Roland S. Morris

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Roland S. Morris
United States Ambassador to Japan
In office
October 30, 1917 – May 15, 1920
PresidentWoodrow Wilson
Preceded byGeorge W. Guthrie
Succeeded byCharles B. Warren
Personal details
Born(1874-03-11)March 11, 1874
Olympia, Washington, U.S.
DiedJanuary 23, 1945(1945-01-23) (aged 70)
Resting placeLaurel Hill Cemetery, Philadelphia, Pennsylvania, U.S.
Political partyDemocratic
EducationPrinceton University (A.B., L.L.B.)

Roland Sletor Morris (March 11, 1874 – November 23, 1945) was an American lawyer and diplomat. He was one of the founders of the Philadelphia-based law firm Duane Morris in 1904 and served as the United States Ambassador to Japan from 1917 to 1920.

Early life and education[edit]

He was born in Olympia, Washington in 1874 and graduated from the Lawrenceville School in 1892.[1] He received his A.B. degree from Princeton University in 1896 and his L.L.B. degree from the same school in 1899.[2]


In 1904, he became a member of the law firm Duane, Morris and Heckscher.[2]

He was appointed United States Ambassador to Japan by Woodrow Wilson[3] on August 1, 1917 and served in that role from October 30, 1917 to May 15, 1920.[4]

On September 20, 1917, a special dinner event was held to honor Morris in his new position as Ambassador to Japan. This event was attended by six hundred guests, including most members of Philadelphia judiciary and other active civic members of the city. The speakers at this diplomatic gathering included: Thomas B. Smith Mayor of Philadelphia, Aimaro Satō Japanese Ambassador to the U.S., Frank Lyon Polk (Counselor for the U.S. Department of State), Alexander Mitchell Palmer (soon to be U.S. Attorney General) and Robert von Moschzisker (Justice of the Supreme Court of Pennsylvania from 1909 to 1921 and Chief Justice from 1921 to 1930). Other prominent guests included U.S. Senators Boies Penrose and Philander C. Knox. The event took place at the Bellevue-Stratford Hotel, in Philadelphia.[5][6]

Morris conducted a series of negotiations with Kijūrō Shidehara, the Japanese Ambassador to the United States, to address alien land laws which limited the ability of Japanese immigrants to achieve full citizenship in the United States.[7] Morris maintained good relations with Japanese colleagues after his stint as ambassador and welcomed diginitaries such as Tsuneo Matsudaira to present to the Philadelphia Chamber of Commerce in 1925.[8]

He collaborated with Thomas Garrigue Masaryk during World War I in a question about the Czechoslovak Legions.[9][10]

In 1934, he lost the Pennsylvania Democratic U.S. Senate primary to Joseph Guffey, who was subsequently elected.[11]

He was one of the founding partners of the law firm of Duane Morris, in Philadelphia.[12]

He was interred at the Laurel Hill Cemetery in Philadelphia.[13]



  1. ^ Roland S. Morris Papers, 1855-1988 (mostly 1915-1929), Princeton University. Accessed September 11, 2023. "Morris attended the Lawrenceville School before entering Princeton University in September 1892."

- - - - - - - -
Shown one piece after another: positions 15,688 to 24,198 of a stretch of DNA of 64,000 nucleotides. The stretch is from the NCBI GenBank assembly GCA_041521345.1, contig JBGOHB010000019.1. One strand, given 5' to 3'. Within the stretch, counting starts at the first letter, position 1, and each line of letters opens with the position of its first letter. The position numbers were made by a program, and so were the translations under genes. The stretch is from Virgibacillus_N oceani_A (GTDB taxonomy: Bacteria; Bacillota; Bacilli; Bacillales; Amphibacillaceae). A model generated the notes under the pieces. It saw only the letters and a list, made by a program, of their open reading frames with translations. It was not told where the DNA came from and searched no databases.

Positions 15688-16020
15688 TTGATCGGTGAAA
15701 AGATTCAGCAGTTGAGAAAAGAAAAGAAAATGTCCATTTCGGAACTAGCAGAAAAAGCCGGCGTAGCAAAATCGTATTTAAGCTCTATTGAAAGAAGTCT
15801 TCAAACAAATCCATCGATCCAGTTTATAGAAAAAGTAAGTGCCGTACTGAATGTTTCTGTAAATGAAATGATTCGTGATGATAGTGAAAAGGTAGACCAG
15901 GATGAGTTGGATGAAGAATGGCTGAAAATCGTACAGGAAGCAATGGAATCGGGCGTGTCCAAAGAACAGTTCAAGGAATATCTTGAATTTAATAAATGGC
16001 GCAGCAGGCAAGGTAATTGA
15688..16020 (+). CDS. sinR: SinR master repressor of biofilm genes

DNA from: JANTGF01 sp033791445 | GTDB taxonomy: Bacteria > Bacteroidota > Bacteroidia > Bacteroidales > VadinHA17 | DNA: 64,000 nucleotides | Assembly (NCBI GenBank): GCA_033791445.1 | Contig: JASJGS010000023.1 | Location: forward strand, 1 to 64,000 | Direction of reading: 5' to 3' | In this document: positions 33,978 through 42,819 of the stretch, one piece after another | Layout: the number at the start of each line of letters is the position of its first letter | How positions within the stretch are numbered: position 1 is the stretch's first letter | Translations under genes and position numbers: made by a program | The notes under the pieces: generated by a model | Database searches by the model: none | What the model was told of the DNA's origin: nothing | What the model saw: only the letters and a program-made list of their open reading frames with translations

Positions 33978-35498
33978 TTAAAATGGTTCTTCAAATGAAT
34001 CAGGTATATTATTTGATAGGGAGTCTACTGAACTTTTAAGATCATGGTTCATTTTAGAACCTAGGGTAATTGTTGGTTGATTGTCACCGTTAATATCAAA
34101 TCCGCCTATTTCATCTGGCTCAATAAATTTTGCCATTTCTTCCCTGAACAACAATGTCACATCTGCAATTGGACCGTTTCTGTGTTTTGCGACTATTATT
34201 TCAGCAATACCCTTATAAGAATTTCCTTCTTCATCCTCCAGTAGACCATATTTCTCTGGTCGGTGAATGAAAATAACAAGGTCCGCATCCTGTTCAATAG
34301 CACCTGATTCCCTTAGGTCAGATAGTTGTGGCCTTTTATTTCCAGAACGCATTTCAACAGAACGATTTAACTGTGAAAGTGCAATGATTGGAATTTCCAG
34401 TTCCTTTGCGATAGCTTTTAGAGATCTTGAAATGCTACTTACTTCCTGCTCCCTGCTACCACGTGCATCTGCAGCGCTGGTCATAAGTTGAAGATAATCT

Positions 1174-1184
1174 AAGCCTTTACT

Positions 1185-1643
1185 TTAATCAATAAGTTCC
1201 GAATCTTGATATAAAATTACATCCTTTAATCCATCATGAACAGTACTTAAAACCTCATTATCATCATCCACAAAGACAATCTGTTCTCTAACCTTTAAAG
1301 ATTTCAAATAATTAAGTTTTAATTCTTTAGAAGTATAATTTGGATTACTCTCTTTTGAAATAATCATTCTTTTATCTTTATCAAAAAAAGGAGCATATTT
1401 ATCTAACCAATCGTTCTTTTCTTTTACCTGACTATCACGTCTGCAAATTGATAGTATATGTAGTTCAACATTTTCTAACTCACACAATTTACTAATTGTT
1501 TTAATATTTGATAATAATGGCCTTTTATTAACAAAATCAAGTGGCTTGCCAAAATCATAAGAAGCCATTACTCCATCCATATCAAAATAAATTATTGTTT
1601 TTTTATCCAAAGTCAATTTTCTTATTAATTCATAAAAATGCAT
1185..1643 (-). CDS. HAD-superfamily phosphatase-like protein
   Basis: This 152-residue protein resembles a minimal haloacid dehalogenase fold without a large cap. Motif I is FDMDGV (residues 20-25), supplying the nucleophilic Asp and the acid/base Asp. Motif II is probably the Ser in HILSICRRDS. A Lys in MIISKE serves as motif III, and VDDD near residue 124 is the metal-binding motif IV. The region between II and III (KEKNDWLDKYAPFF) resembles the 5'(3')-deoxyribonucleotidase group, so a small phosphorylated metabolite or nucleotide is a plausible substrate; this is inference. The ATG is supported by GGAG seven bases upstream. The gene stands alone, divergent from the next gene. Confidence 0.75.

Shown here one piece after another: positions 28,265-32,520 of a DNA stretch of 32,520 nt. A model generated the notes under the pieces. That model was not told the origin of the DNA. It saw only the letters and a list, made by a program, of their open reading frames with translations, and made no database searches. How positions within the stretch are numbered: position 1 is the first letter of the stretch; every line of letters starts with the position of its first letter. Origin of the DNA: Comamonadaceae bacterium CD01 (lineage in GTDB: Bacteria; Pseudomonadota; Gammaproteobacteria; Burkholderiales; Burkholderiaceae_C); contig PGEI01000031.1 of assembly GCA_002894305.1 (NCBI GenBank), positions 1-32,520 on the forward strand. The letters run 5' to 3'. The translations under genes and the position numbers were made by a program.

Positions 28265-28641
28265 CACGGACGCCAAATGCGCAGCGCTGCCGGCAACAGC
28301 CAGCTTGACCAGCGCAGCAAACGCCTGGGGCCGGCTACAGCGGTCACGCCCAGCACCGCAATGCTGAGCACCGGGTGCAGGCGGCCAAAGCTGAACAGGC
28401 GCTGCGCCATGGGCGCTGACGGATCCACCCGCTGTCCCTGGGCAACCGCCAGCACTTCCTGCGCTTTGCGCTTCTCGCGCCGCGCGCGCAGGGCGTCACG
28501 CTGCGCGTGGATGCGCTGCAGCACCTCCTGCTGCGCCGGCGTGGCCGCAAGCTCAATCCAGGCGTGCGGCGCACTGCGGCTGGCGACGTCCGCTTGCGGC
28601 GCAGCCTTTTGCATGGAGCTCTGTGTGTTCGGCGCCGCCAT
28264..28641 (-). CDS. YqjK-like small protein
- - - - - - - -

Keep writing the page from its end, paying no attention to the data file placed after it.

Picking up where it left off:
2. ^ a b "Roland S. Morris Papers - A Finding Aid to the Collection in the Library of Congress" (PDF). Library of Congress. Retrieved 10 September 2023.
  3. ^ Street, Julian (1921). Mysterious Japan. Garden City, NY: Doubleday, Page & Company. p. 244. Retrieved 19 September 2023.
  4. ^ "Roland Sletor Morris". United States Department of State. Retrieved 11 September 2023.
  5. ^ Katz, Stan S. (2020). "Sept. 20th, 1917 Dinner Event to Honor the new U.S. Ambassador to Japan Roland S. Morris at the Bellevue Stratford, Hotel, Philadelphia. This event is linked to the 1917-1918 Viscount Ishii goodwill delegation visit". Retrieved September 19, 2023.
  6. ^ Katz, Stan S. (2020). "Introduction to The Art of Peace, an illustrated biography on Prince Iyesato Tokugawa".
  7. ^ Iokibe, Makoto (2008). The History of US-Japan Relations From Perry to the Present. Palgrave Macmillan. pp. 70–71. ISBN 978-981-10-3183-0. Retrieved 19 September 2023.
  8. ^ Japanese Ambassador Pleads for Closer Trade Relationship as Best Means of Keeping Friendly Standing. Philadelphia: Philadelphia Chamber of Commerce. January 1925. p. 33. Retrieved 19 September 2023.
  9. ^ PRECLÍK, Vratislav. Masaryk a legie (TGM and legions), váz. kniha, 219 str., vydalo nakladatelství Paris Karviná, Žižkova 2379 (734 01 Karviná) ve spolupráci s Masarykovým demokratickým hnutím (Masaryk Democratic Movement in Prague), 2019, ISBN 978-80-87173-47-3, page 19 - 25, 84, 99, 113, 114, 142
  10. ^ "PAPERS RELATING TO THE FOREIGN RELATIONS OF THE UNITED STATES, 1918, RUSSIA, VOLUME II". United States Department of State. Retrieved 20 September 2023.
  11. ^ "Pennsylvania Oracle". Time Magazine. 1934-05-28. Archived from the original on September 30, 2007. Retrieved 2008-08-10.
  12. ^ "Japan Practice Group". Duane Morris LLP. Retrieved 18 September 2023.
  13. ^ "Roland S. Morris". Retrieved 10 September 2023.

External links[edit]

Diplomatic posts
Preceded by U.S. Ambassador to Japan
Succeeded by